Forgive me if I start in a seemingly irrelevant way; there’s a reason for it. As a sophomore at Harvard, in Robert Hillyer’s advanced creative writing course, I wrote a play that I decided to produce myself (no one else wanted to) under the auspices of the United War Relief. It was 1943, in mid-world war, and the subject was appropriate. German officers were holding ten young Yugoslav girls as love slaves in a camp, until one of them managed to bump off a couple of the Nazi swine, whereupon all the girls lost their lives, but their honor was restored. Good for the war effort as the play was, my chief point in directing it and acting one of the two German soldiers was to cast ten of the prettiest Radcliffe girls I could find and then date as many of them as possible.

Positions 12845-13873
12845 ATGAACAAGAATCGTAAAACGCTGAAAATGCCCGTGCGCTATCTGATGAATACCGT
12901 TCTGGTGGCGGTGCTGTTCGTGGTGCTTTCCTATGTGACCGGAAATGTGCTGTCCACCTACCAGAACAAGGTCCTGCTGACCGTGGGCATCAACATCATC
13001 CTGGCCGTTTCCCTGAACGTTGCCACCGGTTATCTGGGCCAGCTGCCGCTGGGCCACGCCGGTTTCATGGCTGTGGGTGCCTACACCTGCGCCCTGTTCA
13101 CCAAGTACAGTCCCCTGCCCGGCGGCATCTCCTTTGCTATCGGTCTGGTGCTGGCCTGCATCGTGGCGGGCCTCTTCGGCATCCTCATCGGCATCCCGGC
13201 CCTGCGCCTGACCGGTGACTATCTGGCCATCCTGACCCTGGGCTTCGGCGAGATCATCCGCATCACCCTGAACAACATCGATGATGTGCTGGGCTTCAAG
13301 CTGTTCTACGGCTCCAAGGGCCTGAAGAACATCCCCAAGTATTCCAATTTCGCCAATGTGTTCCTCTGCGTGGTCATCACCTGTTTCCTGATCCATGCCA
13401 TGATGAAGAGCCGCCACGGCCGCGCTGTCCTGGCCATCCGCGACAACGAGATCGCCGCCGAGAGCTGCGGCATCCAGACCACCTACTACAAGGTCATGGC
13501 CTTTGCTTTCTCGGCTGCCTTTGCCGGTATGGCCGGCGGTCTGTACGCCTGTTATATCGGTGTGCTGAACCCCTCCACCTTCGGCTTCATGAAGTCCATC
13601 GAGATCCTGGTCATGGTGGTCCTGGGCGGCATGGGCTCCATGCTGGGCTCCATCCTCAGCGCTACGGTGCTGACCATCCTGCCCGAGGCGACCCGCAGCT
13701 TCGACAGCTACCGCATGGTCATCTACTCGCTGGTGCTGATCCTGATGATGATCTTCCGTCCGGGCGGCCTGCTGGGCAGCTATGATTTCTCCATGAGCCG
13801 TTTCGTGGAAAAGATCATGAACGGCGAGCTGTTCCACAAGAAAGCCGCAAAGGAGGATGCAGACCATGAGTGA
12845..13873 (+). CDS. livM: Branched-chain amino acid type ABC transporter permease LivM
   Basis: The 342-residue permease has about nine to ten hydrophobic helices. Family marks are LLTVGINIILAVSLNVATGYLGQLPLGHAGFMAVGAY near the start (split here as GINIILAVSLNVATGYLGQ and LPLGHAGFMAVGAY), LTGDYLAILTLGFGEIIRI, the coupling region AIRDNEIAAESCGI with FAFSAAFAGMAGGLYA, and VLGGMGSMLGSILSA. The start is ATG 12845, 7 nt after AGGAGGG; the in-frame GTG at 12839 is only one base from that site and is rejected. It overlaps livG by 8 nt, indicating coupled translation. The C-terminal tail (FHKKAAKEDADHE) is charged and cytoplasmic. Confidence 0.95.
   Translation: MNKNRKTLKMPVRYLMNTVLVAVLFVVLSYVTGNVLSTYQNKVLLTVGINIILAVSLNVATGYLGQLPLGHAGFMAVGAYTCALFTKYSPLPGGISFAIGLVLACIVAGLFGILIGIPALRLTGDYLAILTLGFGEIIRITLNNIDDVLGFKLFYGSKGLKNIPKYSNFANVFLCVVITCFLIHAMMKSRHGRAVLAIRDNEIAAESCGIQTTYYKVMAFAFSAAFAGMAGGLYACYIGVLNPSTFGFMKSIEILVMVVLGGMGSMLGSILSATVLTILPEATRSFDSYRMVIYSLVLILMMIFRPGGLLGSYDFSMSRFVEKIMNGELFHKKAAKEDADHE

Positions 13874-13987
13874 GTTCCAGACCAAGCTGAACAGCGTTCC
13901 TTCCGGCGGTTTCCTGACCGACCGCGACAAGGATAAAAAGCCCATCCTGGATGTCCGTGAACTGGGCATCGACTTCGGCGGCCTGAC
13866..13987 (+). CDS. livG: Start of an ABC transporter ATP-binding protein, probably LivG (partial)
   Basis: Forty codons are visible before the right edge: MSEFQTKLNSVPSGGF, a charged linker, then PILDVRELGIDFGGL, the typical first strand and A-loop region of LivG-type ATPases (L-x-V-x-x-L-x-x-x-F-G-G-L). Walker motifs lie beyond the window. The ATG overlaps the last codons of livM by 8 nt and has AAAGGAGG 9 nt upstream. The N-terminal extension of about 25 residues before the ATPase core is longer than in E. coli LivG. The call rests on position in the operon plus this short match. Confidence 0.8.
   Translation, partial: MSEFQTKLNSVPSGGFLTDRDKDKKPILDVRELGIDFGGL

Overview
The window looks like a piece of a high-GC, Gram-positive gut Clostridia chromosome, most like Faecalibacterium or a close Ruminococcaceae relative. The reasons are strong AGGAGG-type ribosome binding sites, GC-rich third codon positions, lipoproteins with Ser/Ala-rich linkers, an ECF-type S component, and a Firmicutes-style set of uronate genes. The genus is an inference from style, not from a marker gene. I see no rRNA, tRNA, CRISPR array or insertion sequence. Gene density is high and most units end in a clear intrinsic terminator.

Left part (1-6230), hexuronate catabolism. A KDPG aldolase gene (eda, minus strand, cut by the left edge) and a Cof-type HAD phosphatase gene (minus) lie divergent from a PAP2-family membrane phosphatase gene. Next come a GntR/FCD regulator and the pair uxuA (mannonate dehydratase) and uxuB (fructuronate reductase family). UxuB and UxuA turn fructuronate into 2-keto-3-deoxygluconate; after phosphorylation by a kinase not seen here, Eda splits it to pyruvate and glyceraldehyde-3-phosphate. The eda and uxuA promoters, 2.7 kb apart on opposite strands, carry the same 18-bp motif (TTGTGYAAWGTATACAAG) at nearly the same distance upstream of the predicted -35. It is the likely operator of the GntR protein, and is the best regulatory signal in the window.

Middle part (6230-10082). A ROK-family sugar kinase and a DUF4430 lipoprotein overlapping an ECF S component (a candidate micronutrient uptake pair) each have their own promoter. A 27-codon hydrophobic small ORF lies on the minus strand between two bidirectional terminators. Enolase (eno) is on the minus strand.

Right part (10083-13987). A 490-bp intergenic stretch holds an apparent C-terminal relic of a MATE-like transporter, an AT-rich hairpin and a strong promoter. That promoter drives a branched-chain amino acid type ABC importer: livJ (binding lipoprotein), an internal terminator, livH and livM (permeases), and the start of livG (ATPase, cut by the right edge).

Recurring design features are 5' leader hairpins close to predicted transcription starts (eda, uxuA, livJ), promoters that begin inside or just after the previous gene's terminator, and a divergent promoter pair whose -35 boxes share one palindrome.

But the sponsoring United War Relief people were not all that forthcoming with the pittances required. To prod them, and to help with other production...

 
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